On the other hand, I found Jamie Forta to be dull and definitely not worth all the fuss about. To be honest, I’d almost forgotten his name when writing this review at 4AM and the only thing that was interesting about him was the fact that he did Remedial English. Since male love interests in YA fiction are too often portrayed as overly smart/perfect, it was refreshing to see Rose having the upper hand in academics. Thank god she did not have to tutor him, because who hasn’t seen that plot device before. The whole romance between them was a huge ‘meh’ for me although I’m glad that it didn’t dominate the story. In addition, the writing was mostly simplistic and straightforward despite Rose’s attempts to use ‘AP English’. I also found the dictionary definitions at the beginning of each chapter to be underwhelming as even my 14 year old self would have known all of those words.
[Warning: Rant ahead!]
However, the most frustrating aspect of this book was the portrayal of cheerleaders as one-dimensional, cartoony villains. They simply existed for the sake of being responsible for almost every single bad thing that happens in this story, whether it’d be downing a 15 year old girl with vodka, forcing the said girl to dance half-naked in the cold with the act filmed and uploaded to YouTube as well as countless other outrageous acts of extreme humiliation. You think Voldemort and Sauron and [insert famous villain] are evil? Heck, think again. These cheerleaders will make them look like fluffy little bunnies in comparison (I know I’m exaggerating a LOT here but considering that this is freaking contemporary fiction, I just wished that there was bit more depth to all of these characters especially when my willingness to suspend my disbelief is limited for this genre).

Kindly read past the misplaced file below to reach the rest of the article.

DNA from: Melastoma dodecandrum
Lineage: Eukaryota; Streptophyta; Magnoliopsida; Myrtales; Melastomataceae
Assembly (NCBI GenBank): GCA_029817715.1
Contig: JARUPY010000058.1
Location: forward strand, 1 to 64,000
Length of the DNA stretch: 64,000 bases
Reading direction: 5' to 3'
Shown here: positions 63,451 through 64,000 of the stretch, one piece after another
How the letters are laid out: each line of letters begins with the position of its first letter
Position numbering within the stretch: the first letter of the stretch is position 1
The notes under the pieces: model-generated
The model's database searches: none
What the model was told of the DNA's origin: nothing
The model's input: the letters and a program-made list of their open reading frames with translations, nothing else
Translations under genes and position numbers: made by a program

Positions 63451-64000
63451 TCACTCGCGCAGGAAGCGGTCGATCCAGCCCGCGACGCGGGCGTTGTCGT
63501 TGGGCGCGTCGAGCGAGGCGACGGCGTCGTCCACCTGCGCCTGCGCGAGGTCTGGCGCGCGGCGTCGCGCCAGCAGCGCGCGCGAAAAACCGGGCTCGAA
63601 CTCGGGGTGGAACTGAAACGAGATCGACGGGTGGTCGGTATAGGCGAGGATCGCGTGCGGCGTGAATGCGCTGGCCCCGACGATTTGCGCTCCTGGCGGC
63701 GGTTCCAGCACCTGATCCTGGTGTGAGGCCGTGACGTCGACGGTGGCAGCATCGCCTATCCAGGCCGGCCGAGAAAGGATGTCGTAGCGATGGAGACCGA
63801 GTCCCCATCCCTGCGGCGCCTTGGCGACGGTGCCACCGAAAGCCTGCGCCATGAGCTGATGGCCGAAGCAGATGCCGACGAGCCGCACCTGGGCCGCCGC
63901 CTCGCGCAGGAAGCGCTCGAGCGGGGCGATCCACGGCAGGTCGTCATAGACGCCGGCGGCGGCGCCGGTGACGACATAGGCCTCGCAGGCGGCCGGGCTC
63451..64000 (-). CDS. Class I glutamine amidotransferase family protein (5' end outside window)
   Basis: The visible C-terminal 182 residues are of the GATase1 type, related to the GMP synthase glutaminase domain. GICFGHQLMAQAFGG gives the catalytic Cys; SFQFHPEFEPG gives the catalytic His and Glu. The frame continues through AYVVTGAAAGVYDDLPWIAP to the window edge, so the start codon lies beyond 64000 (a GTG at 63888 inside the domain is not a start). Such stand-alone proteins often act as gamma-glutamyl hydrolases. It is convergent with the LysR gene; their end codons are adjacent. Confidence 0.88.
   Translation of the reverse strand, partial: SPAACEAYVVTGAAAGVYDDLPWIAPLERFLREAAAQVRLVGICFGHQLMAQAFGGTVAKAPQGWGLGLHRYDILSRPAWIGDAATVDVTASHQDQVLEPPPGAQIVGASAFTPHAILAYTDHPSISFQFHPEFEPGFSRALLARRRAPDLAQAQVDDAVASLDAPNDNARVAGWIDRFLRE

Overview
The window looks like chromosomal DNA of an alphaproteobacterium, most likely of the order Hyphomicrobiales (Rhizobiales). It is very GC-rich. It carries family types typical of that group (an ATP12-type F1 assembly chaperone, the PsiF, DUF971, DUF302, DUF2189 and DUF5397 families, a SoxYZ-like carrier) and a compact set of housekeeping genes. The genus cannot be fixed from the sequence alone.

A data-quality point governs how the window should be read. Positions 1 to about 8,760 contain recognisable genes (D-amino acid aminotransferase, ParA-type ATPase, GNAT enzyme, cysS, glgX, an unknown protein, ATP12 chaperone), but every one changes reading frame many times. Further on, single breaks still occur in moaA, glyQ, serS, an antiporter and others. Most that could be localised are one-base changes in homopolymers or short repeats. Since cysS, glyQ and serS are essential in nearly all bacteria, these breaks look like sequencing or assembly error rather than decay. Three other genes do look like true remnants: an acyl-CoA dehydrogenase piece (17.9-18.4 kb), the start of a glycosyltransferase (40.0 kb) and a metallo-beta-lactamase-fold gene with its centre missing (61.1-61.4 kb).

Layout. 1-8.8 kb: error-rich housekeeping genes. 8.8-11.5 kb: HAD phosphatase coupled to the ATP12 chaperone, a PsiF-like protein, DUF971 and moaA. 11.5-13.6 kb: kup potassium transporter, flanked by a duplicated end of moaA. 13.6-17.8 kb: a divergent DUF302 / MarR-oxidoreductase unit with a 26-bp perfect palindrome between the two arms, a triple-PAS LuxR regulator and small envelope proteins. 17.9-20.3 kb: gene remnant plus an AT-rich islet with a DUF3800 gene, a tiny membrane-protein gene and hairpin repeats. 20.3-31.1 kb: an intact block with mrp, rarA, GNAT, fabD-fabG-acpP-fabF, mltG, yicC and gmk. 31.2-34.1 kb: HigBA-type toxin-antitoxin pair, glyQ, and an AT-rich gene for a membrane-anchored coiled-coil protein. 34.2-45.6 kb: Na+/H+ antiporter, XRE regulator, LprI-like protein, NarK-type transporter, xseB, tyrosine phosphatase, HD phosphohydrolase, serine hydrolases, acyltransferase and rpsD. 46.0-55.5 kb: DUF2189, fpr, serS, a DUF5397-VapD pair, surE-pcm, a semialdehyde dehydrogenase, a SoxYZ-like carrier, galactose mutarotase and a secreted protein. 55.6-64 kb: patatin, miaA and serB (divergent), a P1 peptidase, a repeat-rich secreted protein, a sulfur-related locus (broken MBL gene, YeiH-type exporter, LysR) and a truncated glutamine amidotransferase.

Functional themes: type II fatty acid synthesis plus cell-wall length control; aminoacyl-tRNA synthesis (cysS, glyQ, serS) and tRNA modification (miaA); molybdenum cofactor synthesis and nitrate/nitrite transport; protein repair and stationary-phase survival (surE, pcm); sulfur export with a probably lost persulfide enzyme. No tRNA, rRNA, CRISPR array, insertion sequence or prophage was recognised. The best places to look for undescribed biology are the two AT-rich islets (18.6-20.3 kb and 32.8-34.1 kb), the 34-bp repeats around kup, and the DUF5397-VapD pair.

The cheerleaders’ group was basically made up of larger-than-life caricatures instead of 14-15 year old teenaged girls you’d expect with pom poms. From the way they spoke and behaved, I half-expected them to be trolling and instead turn out to be aliens or something. Ha, wouldn’t that be a plot twist! I’m not naive enough to believe that bullying and hazing rituals don’t exist at all in the real world. I just felt that the cheerleaders were portrayed in an extremely clichéd and superficial manner that doesn’t do justice to Rozett’s otherwise decent book. There many times where I was so angry for Rose that I had to stop reading and put my e-reader down (after resisting the temptation to chuck it at the wall, which I nearly did since it’s an old, cheap and broken thing anyway). All in all, I know that other readers may be able to better relate to this book. Coming from a student who attends an all-girls secondary school in Australia, I’ve always viewed the American high school scene from afar through movies, TV shows and of course, books. I’m quite sceptical of the extent that which they translate to real life, so my incredulous reactions here are purely based on my personal (and somewhat sheltered) experiences.
Overall, this is a relatively quick light read once you get past the frustrating high school clichés and drama. I liked the book on most part and I have already picked up the sequel. I think most readers will enjoy it for its highly entertaining storyline and likeable main character. It certainly allowed me to be emotionally invested into the plot, albeit not in a very positive way. For that, I’ll give it a solid 3 stars.